Wanda stayed at Amy’s house for supper. When she came home, there was a strange silence in the house. Lydia was gone and her brothers were in the kitchen washing the dishes. Usually they fought over the chores, but tonight, they weren’t saying a word.
Later that night, when Wanda was in bed, she overheard her parents arguing. Her father’s voice was tense and hushed; her mama’s voice was raised, and, punctuated by measured breaths from the machine, sounded ugly.
She pulled the covers over her head and shut her eyes tight. That’s not my mama anyway, she told herself. Lydia’s my real mama.
The next morning, Wanda woke up to find her father sitting at the kitchen table with his head in his hands. He wasn’t dressed for the office and he hadn’t shaved.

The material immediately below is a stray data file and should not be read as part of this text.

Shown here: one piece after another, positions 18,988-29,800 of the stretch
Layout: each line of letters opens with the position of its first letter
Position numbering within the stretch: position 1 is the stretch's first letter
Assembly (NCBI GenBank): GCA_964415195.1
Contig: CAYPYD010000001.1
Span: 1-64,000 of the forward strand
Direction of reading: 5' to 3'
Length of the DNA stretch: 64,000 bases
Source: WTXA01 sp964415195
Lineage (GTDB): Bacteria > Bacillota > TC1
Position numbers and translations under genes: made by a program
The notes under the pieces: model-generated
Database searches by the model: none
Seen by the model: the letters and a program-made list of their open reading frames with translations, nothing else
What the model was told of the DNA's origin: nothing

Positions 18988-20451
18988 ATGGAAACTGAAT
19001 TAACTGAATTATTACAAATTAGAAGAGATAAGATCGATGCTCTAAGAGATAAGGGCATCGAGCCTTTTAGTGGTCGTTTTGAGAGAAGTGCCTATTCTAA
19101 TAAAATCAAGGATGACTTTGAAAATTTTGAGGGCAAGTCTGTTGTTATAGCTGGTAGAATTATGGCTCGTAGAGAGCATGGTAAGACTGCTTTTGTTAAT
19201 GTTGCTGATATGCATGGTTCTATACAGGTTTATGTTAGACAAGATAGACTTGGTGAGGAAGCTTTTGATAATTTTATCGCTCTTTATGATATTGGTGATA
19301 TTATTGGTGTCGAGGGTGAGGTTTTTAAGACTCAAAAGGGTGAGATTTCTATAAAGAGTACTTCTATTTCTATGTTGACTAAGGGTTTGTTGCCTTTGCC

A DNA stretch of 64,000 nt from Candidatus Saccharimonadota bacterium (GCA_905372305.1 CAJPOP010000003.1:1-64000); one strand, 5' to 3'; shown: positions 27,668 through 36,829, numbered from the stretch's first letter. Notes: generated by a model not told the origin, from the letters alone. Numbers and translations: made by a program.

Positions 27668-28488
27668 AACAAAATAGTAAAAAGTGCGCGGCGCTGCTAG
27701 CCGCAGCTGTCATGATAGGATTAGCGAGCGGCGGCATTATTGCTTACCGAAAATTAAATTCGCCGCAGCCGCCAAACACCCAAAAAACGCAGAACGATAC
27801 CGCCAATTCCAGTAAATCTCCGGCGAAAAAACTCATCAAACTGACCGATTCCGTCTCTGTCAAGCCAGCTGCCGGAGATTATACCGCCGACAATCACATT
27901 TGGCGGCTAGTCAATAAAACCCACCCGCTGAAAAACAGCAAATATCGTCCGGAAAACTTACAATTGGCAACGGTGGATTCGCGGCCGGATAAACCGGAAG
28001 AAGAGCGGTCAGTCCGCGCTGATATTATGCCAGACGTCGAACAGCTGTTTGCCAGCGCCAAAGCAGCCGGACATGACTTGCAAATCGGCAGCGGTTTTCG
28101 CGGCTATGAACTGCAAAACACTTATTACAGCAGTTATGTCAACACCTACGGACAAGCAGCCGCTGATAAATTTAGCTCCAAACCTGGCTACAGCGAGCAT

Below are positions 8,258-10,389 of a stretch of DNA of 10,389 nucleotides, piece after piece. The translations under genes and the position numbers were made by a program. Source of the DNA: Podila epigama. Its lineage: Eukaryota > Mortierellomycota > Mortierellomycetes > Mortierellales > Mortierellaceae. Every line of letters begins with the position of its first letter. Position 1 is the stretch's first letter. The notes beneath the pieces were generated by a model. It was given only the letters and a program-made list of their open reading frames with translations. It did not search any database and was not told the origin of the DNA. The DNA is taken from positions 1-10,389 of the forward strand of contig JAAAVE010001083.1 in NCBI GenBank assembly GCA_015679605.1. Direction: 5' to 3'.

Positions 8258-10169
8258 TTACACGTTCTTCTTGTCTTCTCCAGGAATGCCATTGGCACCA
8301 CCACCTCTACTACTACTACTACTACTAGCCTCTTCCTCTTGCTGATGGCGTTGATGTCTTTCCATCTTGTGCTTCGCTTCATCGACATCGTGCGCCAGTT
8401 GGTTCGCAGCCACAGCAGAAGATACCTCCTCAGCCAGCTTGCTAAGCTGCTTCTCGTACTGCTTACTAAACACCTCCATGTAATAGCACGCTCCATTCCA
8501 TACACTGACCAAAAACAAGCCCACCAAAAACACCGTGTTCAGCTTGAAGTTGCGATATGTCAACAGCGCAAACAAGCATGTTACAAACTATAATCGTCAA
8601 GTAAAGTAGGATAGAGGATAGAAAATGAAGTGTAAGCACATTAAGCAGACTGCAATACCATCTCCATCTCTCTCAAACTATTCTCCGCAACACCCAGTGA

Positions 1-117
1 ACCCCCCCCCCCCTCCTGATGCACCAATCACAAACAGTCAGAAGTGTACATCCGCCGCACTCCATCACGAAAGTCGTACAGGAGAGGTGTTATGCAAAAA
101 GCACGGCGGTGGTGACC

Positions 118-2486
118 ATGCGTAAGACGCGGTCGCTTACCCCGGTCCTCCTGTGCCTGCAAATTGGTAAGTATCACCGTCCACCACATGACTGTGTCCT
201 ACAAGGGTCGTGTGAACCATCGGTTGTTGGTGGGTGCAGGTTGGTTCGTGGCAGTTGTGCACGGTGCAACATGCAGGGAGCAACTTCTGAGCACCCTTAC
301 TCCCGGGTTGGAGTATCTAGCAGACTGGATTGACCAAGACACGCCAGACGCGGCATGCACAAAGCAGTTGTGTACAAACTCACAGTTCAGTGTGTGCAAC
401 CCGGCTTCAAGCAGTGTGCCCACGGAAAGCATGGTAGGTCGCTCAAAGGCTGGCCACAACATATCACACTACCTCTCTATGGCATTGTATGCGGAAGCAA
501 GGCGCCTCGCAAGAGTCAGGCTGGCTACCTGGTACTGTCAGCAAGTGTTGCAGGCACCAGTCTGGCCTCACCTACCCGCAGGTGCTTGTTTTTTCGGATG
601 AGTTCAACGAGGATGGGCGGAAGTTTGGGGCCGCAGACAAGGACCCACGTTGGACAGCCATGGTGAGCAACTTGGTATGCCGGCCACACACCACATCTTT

“Where’s Lydia?” she asked.
“Lydia won’t be back. I let her go.”
For a long moment, Wanda stared at her father in silence, waiting for a further explanation that never came. She then reached into the gingham apron, took out the shell and went into the dining room to give it to her mama, but her mama was sleeping.